On the face of it, the Yankees’ starting pitching in July wasn’t really much different than the way it had been in June. In June, the team had come out 17-9 on the month and the starters had picked up 8 of those wins. Excluding the rather bizarre decision to open with Stephen Tarpley in the second “London series” game, the team had depended on 4 principal starters and one opener, Chad Green who did exceptionally well both as an opener and as a reliever. In July, the Yankees reverted to the more usual tactic of using 5 starters, now that Domingo German was available for the full month. Indeed, German was the pick of the starters but nothing else quite went to plan but even so, the starters just about got away with it. Whilst the win percentage was down (14 out of 25 games), the starters were still responsible for 50% of those wins. However, the real truth can be seen in the ERA (earned run average) and WHIP (walks and hits per innings pitched) columns.
With their surprisingly successful starting pitcher, Domingo German, headed for the injured list on the 9th of the month, where he would stay for most of the rest of June, it was up to the relievers to bolster the pitching staff, even more than they had needed to do in May. Thankfully, the bullpen were more than up to the task. And the arrangement of using Chad Green as an opener paid off even better than it had in May. Green had, by far, his best month of the season.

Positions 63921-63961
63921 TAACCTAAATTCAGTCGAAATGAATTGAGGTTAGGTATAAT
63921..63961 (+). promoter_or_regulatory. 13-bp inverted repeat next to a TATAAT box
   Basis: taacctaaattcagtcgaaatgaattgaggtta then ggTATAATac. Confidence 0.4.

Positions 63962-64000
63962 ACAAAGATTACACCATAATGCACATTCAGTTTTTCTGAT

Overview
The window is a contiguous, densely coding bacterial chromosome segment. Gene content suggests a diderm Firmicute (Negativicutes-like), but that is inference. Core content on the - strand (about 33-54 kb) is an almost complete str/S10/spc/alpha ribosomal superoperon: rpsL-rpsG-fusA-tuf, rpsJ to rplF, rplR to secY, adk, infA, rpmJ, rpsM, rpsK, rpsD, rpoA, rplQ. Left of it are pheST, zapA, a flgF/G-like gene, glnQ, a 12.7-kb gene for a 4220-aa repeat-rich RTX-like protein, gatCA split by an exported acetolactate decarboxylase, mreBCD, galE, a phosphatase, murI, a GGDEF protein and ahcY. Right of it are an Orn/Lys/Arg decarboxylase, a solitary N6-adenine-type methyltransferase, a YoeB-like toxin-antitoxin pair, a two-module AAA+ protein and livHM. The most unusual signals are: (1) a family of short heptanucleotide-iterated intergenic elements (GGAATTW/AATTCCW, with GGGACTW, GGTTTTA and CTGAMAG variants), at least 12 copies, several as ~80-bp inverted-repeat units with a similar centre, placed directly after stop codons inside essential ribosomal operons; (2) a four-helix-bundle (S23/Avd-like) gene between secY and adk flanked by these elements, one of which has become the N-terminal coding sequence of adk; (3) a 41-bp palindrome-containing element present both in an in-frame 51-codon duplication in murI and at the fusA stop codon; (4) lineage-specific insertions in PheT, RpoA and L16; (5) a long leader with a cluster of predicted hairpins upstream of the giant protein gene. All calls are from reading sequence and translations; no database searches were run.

Again, let’s explore who else led the way:
A tale of three cities…
Surely, it could never catch on… could it?
The date: 29 & 30th June 2019
The place: Olympic Stadium, Stratford, London, UK
What: Major League Baseball
Who: The New York Yankees and the Boston Red Sox (with Boston playing as the home team).Continue reading
The pitchers held their own in May, without being overwhelming. The Yankees’ experimentation with an opener – primarily using Chad Green continued and that seems to be going well. Again, let’s look at things in more detail.Continue reading
The Yankees had a difficult month on the pitching front with some of the stalwarts they had depended on all year suddenly losing form. Let’s see who came to the forefront and who was added to the corps to keep the machine a-running:
The Yankees had set out their stall for 2018 with a starting rotation of Luis Severino – Masahiro Tanaka – CC Sabathia – Sonny Gray – Jordan Montgomery. Now this looked a little weaker than a team who were hoping for a World Series booth might field but it became a more pronounced lack when Jordan Montgomery went onto the disabled list in May. Further problems lay ahead when it was announced that Montgomery would need season-ending Tommy John surgery. What would carry the Yankees forward? Fortunately, the bullpen had begun to meet, if not exceed, all expectations.
If those assessing the Yankees chances in the 2018 season picked out one flaw, it was the starting rotation which they saw as middling at best. The bullpen, they argued, was going to be the best in baseball.
In the opening period of our analysis (the last few days of March and all of April), it didn’t quite work out that way. The starters delivered up a very respectable 13 wins, 5 losses and 10 no-decisions. Of those 10 no-decisions the bullpen won 5 and lost 5 and 5 members of the bullpen produced an ERA of 4.50 or over. Confused? You will be…